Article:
Dunamu’s crypto subsidiary DXM partners with Ledger to launch custody service for institutional clients
Thu, 05 Dec 2019, 13:07 pm UTC
DXM, a subsidiary of Dunamu – the operator of South Korean cryptocurrency exchange Upbit, has teamed up with French crypto firm Ledger to launch a custody service targeted at institutional clients, The Block reported.
Established in January 2019, DXM is a cryptocurrency financial services firm with a focus on digital asset protection, utilization, management, and trade facilitation. In collaboration with Ledger, the company plans to launch a new product, called Upbit Safe.
As per the report, Upbit Safe will use Ledger Vault’s hardware security technology to allow DXM’s institutional clients to trade in an efficient and secure manner.
Ledger’s Head of APAC Glenn Woo explained that with Ledger’s hardware security module (HSM) based solutions, institutions can customize governance rules according to the type of operation they run.
Speaking to The Block, DXM Chief Strategy Officer Eric Yoo said that the DXM is initially targeting “captive customers” – those who are already using Upbit or other cryptocurrencies that the parent company has invested in. He added that the assets already owned by Dunamo could help provide clients for Upbit Safe.
“We are a subsidiary of the largest exchange in Korea and have an advantage over our peers given that we already have a lot of assets we can bring into our custody,” Yoo said. “The combination of the Upbit brand, Ledger Vault’s security technology, and DXM’s own technology will give DXM an edge in the Korean market.”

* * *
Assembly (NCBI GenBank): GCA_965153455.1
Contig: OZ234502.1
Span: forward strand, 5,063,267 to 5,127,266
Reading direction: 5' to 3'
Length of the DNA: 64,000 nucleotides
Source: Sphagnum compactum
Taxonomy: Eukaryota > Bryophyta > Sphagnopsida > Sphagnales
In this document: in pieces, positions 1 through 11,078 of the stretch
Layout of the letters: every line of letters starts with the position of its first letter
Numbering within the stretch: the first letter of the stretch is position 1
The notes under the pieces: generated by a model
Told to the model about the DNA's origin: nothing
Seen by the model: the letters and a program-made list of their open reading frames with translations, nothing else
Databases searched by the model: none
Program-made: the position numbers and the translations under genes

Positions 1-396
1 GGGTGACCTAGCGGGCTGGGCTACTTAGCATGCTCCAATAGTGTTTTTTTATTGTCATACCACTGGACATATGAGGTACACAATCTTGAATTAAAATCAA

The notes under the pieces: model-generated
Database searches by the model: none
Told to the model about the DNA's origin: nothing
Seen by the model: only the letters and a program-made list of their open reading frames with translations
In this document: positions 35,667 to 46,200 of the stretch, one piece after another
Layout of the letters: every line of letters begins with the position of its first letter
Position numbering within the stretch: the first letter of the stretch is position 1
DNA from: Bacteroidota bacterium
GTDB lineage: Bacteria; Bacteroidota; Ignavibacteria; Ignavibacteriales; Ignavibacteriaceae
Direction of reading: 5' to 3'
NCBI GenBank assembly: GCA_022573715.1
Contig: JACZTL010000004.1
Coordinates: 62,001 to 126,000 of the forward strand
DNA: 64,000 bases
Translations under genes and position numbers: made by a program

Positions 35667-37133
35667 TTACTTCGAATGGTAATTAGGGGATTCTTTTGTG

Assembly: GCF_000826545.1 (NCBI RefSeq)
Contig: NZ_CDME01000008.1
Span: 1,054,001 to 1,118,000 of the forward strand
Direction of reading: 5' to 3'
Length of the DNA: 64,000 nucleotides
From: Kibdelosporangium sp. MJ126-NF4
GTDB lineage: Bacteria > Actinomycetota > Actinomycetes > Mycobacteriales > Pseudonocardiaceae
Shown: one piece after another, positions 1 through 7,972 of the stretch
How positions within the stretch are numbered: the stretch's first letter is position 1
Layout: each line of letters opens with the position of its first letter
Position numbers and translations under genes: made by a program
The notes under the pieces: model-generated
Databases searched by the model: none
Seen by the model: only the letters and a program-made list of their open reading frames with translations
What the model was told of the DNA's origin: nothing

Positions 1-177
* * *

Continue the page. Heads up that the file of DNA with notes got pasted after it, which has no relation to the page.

For Ledger, the collaboration with DXM offers it an opportunity to promote its technology solution among Korean clients.
“We’re still pretty young and we’re trying to penetrate different markets with the help of partners that want to use Ledger Vault to meet their needs,” said Ledger’s Head of APAC Glenn Woo. “DXM has a reputation of being very secure…With the track record that they have in Korea, they can definitely help us scale.”
Noting the current lack of legal certainty and regulation in the sphere of cryptocurrencies in Korea, Yoo said that he expects such regulatory attempts will to materialize within the first half of 2020.
Echoing similar views, Woo said that both the companies are prepared to deal with regulations whenever they come into effect. He believes that Ledger would be able to benefit from Dunamu’s extensive experience in the traditional finance market.
“Whereas a lot of crypto companies have to walk on thin ice and are taking a lot of risks, Dunamu’s people have a very good understanding of the Korean regulations—what’s coming up, if there are risks, and how they can properly mitigate new risks, he said. "So I’m very confident that they’ll always do the right thing,” Woo said.
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